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What are the Advantages of Using a Monopod?

Posted by oneslidephotogaraphy On February - 27 - 2016
How to use a monopod

How to use a monopod



Generally, monopods aren’t substitutes for tripods. You won’t be able to photograph with bulb (long exposure) using a monopod. But if what you’re looking for is a tool to help you stabilize your camera from any shock, help you take pictures in poor light conditions, or just want an all-around sharper picture, then monopods trump tripods in several areas. These are, among others:


-Monopods are lighter and more compat. Tripods can weigh three times heavier than a monopod, not to mention that it’s quite a hassle at time to carry around a tripod because of its width and size. Mnopods are quite compact and can easily be tucked into your camera bag. It also doesn’t take up much space so it won’t be in the way of other photographers around you.


-Easy to use. Monopods only need to be extended, mount the camera, and grounded onto a surface before use. With a tripod, you’ll need to extended its 3 legs; and if you’re in an area with uneven surface, you’ll have to differ the legs’ lengths to accommodate the different surface heights.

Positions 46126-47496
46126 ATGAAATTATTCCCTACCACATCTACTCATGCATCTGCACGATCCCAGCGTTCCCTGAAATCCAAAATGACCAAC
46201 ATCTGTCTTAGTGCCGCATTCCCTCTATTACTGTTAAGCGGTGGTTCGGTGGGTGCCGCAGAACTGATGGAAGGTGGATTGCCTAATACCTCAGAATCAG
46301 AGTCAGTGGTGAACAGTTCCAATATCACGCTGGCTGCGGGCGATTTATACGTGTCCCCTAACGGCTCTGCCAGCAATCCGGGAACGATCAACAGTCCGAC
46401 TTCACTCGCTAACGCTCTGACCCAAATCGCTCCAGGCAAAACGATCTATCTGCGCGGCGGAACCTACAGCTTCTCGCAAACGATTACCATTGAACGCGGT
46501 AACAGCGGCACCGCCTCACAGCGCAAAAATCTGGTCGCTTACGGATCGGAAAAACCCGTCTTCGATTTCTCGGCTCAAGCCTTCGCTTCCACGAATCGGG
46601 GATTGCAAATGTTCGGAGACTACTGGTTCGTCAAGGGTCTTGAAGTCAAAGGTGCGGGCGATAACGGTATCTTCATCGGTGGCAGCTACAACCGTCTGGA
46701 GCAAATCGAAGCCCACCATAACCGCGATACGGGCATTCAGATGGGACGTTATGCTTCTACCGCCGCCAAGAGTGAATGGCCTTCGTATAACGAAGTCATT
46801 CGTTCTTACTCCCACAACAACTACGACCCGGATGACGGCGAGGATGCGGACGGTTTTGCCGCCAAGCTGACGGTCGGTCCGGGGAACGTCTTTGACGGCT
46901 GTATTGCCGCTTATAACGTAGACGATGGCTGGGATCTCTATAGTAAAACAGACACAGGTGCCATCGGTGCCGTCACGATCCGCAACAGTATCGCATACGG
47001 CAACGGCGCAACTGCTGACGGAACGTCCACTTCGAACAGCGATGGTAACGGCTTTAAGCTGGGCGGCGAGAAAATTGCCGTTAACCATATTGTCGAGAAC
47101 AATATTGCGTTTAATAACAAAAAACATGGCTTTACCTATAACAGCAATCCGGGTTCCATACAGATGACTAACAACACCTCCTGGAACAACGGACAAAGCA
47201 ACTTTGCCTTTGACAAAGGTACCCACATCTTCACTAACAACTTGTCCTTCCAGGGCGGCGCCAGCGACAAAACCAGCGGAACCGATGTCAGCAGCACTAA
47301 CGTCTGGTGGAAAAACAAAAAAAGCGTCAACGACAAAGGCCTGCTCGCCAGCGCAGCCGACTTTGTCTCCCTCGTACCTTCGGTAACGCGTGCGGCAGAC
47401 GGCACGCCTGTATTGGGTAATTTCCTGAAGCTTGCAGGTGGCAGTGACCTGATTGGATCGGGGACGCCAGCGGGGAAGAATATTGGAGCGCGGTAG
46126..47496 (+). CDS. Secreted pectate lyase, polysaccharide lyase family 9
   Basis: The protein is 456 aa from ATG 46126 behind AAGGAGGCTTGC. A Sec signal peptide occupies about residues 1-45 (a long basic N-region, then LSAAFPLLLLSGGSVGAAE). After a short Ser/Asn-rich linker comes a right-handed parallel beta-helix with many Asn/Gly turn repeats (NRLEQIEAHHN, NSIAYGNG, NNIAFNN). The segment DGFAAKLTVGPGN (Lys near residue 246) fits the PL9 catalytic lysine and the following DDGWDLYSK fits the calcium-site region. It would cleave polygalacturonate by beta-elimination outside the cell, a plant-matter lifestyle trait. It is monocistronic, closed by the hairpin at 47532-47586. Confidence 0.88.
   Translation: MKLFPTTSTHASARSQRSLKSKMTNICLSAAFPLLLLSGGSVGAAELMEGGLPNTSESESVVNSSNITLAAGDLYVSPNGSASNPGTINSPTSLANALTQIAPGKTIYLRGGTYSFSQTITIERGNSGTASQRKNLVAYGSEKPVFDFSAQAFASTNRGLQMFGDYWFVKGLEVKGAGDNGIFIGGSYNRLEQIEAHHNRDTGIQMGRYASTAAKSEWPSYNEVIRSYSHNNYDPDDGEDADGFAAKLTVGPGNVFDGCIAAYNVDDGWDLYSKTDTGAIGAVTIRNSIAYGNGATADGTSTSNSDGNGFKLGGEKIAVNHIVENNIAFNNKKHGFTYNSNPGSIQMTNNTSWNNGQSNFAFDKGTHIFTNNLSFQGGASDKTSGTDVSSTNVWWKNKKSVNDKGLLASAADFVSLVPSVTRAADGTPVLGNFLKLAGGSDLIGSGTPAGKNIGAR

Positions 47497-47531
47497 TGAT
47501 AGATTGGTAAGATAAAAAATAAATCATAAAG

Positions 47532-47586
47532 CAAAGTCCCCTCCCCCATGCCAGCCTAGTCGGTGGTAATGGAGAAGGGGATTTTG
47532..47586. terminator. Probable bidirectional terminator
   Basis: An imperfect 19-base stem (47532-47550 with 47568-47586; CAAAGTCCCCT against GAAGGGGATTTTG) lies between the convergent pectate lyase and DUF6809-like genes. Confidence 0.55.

Monopod

Monopod




-More agile. Monopods are more idea when you need assistance in stability but need to be keep mobile. Because it’s lightweight and easy to assemble, the monopod is a favorite among sports photographers and other outdoor photography.


-A monopod is a heavy lens’ best friend. Heavy telephoto lenses are usually equipped with a monopod/tripod collar around its lens barrel. Monopod can lighten the burden on the hands when shooting with heavy lenses. Let a monopod help you in sustaining its weight.


-They’re considerably cheap. You can get a high-quality monopod that can handle up to 10 kg of weight at around $24 USD.


-You can also get a cool perspective using a monopod. Do you have a wide angle or fisheye lens? Mount that lens to your camera and mount your camera to the monopod. Photograph with a timer setting and lift the monopod up high. Voila, you’ll get photographs with a heightened perspective (bird’s eye view).


Bird's eye view photography

Bird’s eye view photography




Professional Photographer, Terry VanderHeiden, shows how to use a monopod to improve your digital photography.






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